From the buzz about The Sixth Sense, it seemed that 95% of people had this same response. And everyone loved being made to feel stupid. Being tricked, when you knowingly participate in the tricker, feels really good. This is why people enjoy magic shows. They know magic is bullshit, and that the performer is using tricks and mirrors and magnets, but they love the feeling of being fooled.

My experience with The Sixth Sense was different. Two girls had a very loud conversation right next to me, and blatantly explained the twist ending, covering many of the relevant points along the way, before I understood what they were talking about. Then I cottoned on, and groaned.

When I went to see the movie at the cinema, I enjoyed the movie well enough, and jumped at some of the shocks, but the twist had very little effect on me. Some of tricks had passed me by, but I’d caught many of the others.

I was robbed of the feeling that I was stupid. Knowing the twist spoiled that element that I could have otherwise enjoyed.

Thankfully there are plenty more twists that make me feel stupid. The Prestige worked great for me in that case, and on so many levels, because all the way through the movie they are telling you that you are being tricked, and explaining the trick right in front of your eyes, and you still miss it.

Or at least I did. And if you worked out the twist without knowing it in advance? Well, that’s the last reason I like to avoid spoilers.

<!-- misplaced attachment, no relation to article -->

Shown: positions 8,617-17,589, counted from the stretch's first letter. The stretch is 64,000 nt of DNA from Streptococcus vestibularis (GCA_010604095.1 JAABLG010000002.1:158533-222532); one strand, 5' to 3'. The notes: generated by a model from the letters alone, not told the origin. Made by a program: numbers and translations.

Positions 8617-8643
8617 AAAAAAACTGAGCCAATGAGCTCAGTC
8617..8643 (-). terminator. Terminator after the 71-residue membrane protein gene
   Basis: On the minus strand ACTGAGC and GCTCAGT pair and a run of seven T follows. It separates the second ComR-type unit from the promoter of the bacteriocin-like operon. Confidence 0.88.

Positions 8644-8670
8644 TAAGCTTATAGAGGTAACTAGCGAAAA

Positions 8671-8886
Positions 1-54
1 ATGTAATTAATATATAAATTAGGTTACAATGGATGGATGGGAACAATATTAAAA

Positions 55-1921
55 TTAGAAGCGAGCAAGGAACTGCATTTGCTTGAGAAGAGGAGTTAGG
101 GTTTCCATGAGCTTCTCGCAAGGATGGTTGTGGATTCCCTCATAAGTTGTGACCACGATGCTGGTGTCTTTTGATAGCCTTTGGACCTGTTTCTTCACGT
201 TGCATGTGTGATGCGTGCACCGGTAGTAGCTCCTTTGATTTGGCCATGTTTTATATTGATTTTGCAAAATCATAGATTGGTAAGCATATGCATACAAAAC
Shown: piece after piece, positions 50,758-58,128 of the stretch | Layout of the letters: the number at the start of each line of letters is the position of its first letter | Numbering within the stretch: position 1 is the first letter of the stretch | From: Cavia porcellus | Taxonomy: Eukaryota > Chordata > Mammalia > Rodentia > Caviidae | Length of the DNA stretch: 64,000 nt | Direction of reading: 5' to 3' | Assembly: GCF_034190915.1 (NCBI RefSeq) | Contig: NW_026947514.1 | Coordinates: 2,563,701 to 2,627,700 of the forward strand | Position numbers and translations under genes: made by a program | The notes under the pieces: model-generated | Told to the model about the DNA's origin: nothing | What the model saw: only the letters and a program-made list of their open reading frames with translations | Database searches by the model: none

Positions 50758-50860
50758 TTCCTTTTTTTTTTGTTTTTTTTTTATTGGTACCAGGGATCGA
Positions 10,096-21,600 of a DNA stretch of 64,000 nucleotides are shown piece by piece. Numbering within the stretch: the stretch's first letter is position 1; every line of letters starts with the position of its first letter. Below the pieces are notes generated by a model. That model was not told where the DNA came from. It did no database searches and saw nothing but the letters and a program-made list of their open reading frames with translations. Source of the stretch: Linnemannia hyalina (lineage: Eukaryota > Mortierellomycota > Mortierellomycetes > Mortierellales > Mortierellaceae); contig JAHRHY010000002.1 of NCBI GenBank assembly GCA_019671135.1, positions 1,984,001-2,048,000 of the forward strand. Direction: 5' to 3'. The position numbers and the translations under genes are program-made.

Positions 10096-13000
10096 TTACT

Intelligence.

I like to work things out for myself. Making people feel intelligent is opposite reaction to a good twist, and by intelligent I mean the combination of mental ability and relevant knowledge or expereince. If everyone guesses the twist ending, it’s not really a twist. If nobody guesses the twist ending, it’s probably comes too much out of nowhere, isn’t set up properly, and falls more into the shock category.

However, if between 80% and 90% of people are surprised, and 10% to 20% of people say “Oh, I worked it out from this, this, and this” you’ve probably done a good job.

And the 20% of people who worked it out feel clever. Knowing that they’ve used their intellect as the artist hoped, and are rewarded by the artist by the feeling of superiority over the other 80%, even if that superiority is only knowing just that little bit more about specific trivial things.

As much as I like being in the 80% of people who get the satisfaction of being tricked by the twist, I just as much enjoy working out the twist before it arrives. Who knows if I’d have had this kind of enjoyment with The Sixth Sense? Maybe. I do know that when I watched Unbreakable, I did work out the twist, although I fell asleep before the end, and then had to wind back to see if I was right or not. And I guessed the twist in The Village too, though enjoyed that all the way through to the end.

I like to be tricked by movies, but if I was tricked every time, it might get tiresome. I understand why some people don’t like being made to feel stupid by a movie, so if it is spoiled for them they don’t have to worry about it any more. I also suspect that many people who already know a twist like to tell themselves that if they didn’t already know it, they would have worked it out themselves. To be honest, many of the twists I know in advance seem trivial to work out. But then how can I be the judge of that? The only way to really test my intelligence is to go in not knowing, and seeing how the chips fall.

So there you have it. That is why I avoid spoilers. I like to be surprised, to be shocked, to be made to feel stupid, and to be made to feel intelligent. As an artist, these emotional responses are just some of the wide range I like to elicit, and as a reviewer they are experiences I like to leave open as options for my listeners to enjoy.